• Conference and travel planning

    How often do you code?

    As often as I can. Developer Evangelism is a mixture of development and communication. If you don’t build the things you talk about it is very obvious to your audience. You need to be trusted by your technical colleagues to be a good communicator on their behalf, and you can’t be that when all you do is powerpoints and attend meetings. At the same time, you also need to know when not to code and let others shine, giving them your communication skills to get people who don’t understand the technical value of their work to appreciate them more.

    What’s the primary benefit enterprises hope to gain by employing developer evangelists?

    The main benefit is developer retention and acquisition. Especially in the enterprise it is hard to attract new talent in today’s competitive environment. By showing that you care about your products and that you are committed to giving your technical staff a voice you give prospective hires a future goal that not many companies have for them. Traditional marketing tends to not work well with technical audiences. We have been promised too much too often. People are trusting the voice of people they can relate to. And in the case of a technical audience that is a developer evangelist or advocate (as other companies tend to favour to call it). A secondary benefit is that people start talking about your product on your behalf if they heard about it from someone they trust.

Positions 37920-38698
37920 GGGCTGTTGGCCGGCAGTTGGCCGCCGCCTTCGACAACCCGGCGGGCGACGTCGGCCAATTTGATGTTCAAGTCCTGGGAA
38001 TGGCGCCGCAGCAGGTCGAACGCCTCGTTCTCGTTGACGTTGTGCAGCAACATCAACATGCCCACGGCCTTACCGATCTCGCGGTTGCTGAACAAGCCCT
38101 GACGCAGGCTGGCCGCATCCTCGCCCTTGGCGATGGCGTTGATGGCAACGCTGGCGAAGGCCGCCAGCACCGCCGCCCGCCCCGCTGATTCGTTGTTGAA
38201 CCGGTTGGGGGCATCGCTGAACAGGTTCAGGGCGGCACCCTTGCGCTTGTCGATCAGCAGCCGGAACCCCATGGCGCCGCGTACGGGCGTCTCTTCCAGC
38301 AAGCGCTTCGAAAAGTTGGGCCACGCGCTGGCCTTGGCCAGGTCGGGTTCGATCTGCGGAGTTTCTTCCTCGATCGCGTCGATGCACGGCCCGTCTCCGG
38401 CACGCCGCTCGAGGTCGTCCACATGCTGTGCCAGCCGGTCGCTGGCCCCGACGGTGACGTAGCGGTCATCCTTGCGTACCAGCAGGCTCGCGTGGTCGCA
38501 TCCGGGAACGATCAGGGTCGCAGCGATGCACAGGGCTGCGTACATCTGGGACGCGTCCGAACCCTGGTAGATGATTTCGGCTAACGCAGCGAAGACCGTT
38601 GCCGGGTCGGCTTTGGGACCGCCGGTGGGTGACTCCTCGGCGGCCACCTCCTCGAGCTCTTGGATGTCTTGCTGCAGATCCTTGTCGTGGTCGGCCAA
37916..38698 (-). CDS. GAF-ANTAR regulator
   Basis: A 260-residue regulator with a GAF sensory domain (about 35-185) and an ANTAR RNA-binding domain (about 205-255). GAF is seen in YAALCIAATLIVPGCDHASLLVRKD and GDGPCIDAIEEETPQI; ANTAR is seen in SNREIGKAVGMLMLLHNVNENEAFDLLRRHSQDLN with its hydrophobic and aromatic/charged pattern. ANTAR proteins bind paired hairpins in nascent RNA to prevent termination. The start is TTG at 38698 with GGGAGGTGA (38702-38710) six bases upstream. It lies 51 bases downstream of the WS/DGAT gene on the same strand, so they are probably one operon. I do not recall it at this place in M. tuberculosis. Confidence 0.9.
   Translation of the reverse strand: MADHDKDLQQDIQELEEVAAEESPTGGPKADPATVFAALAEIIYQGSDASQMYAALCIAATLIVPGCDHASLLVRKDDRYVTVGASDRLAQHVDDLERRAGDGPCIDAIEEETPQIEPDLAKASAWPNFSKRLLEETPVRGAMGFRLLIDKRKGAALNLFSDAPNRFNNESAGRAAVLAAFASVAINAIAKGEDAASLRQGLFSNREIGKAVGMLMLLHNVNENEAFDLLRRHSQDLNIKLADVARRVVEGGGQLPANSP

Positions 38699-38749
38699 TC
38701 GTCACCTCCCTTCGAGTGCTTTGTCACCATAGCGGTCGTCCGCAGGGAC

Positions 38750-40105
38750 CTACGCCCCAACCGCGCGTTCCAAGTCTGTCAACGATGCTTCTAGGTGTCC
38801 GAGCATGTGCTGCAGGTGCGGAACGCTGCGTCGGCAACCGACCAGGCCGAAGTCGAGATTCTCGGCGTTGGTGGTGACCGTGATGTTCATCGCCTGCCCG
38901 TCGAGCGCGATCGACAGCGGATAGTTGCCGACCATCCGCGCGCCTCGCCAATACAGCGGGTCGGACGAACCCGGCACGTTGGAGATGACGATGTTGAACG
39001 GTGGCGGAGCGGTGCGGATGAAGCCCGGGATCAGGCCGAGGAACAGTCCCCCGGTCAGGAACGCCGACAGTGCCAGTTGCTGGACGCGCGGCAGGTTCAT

What significant challenges have you met in the course of your developer evangelism?

    There is still quite some misunderstanding of the role. Developers keep asking you how much you code, assuming you betrayed the cause and run the danger of becoming yet another marketing shill. Non-technical colleages and management have a hard time measuring your value and expect things to happen very fast. Marketing departments have been very good over the years showing impressive numbers. For a developer evangelist this is tougher as developers hate being measured and don’t want to fill out surveys. The impact of your work is sometimes only obvious weeks or months later. That is an investment that is hard to explain at times. The other big challenge is that companies tend to think of developer evangelism as a new way of marketing and people who used to do that can easily transition into that role by opening a GitHub account. They can’t. It is a technical role and your “street cred” in the developer world is something you need to have earned before you can transition. The same way you keep getting compared to developers and measured by comparing how much code you’ve written. A large part of your job after a while is collecting feedback and measuring the success of your evangelism in terms of technical outcome. You need to show numbers and it is tough to get them as there are only 24 hours in a day.
    Another massive issue is that companies expect you to be a massive fan of whatever they do when you are an evangelist there. This is one part, but it is also very important that you are the biggest constructive critic. Your job isn’t to promote a product right or wrong, your job is to challenge your company to build things people want and you can get people excited about without dazzling them.

    What significant rewards have you achieved in the course of your developer evangelism?